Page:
With the mass-produced barrage of horror movies available to us – sometimes formulaic, sometimes cheaply made – it can be tempting for the jaded horror-goer to presume that nothing is truly scary anymore. I offer no new argument, after all, when I contend that in our increasingly sensationalized visual culture, we become (or at least risk becoming) desensitized to so many horrible things, immune to so much tragedy. It takes far more, at least from a visual standpoint, to scare us than it did sixty years ago (a fact that will be evident to anyone who compares The Haunting to an Eli Roth film). This may not be the case universally, but it’s a general rule. And still, scary movies are manufactured, and the passionate horror fan does encounter, every now and then, a film that is particularly, unexpectedly scary. Such was my experience with the film Sinister, released about two weeks before Halloween in 2012 (although I saw it much later ). Granted, Sinister is not as artistically scintillating as my two favorite horror movies of reference – The Shining and It Follows – but it’s still a well-made, incredibly unsettling film. When I told Michael I wanted to write a piece about it, he reassured me that he wouldn’t be upset if I re-watched it without him; one time was enough for him. So I sat down tonight, in my little Indiana apartment, with a focusing question in mind: What makes this film so scary? While I may discuss other things in the post below, I am particularly interested in exploring possible answers to this question. Continue reading “What Makes Sinister So Scary?”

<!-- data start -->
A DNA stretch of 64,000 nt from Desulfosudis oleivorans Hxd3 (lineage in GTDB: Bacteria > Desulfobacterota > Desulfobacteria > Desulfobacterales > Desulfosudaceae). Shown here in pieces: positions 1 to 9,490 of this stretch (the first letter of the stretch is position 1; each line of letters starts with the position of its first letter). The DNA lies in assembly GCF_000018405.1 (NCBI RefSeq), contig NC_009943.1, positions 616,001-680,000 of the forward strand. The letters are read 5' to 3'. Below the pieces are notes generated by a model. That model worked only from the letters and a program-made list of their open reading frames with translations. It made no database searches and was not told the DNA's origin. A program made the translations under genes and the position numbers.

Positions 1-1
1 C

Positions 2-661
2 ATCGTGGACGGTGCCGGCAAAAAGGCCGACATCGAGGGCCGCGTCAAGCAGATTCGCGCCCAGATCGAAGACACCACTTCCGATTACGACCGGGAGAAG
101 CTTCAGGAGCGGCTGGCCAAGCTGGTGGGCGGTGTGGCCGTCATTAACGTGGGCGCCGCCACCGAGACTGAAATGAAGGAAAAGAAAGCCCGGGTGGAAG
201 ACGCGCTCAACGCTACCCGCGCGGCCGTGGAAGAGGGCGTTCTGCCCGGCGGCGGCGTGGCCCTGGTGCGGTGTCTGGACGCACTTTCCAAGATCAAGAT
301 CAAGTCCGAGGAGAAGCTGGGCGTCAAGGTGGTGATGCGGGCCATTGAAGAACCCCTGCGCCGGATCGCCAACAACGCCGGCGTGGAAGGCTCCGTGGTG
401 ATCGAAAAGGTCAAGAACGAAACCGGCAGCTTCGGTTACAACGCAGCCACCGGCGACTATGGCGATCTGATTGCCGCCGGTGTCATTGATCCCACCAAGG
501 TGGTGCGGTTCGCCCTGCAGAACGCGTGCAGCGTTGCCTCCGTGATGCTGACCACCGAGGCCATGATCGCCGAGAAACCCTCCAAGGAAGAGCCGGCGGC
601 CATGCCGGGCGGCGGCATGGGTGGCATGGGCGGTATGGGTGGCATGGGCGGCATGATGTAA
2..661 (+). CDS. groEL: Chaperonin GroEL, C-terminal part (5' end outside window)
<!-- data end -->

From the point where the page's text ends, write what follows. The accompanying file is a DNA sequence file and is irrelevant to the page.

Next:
While much of the world sits in judgement, furrowing its eyebrows at M. Night Shyamalan’s The Village, it’s a film that’s near and dear to my heart. Significantly, I didn’t even realize that was the case until I embarked on a Shyamal-a-thon this week and revisited many of his films after years of separation. The Village, released in 2004, came out when I was a wayward sophomore in college. In stark contrast to popular opinion, I liked the film so much I bought a copy of the DVD (which I didn’t watch much after that). Despite my love of film and literature, my memory can be shoddy and I don’t always remember movies after I’ve seen them. The Village, however, lingered in my mind long after the initial viewing. As Michael and I watched it yesterday, I found myself able to predict almost every plot turn despite the time that’s lapsed since I last saw it. A film has to be good, at least in my eyes, for me to remember it that well. So I guess this piece is an attempt to defend the film – or to share why I like it – by pointing out the questions it raises, the tensions it explores, and why I think it’s so damn clever. As per usual with M. Night, his tricky surprise ending will be revealed to give me full range of discussion and analysis, so brace yourself for spoilers. Continue reading “It Takes a Village (to Lambast a Filmmaker)”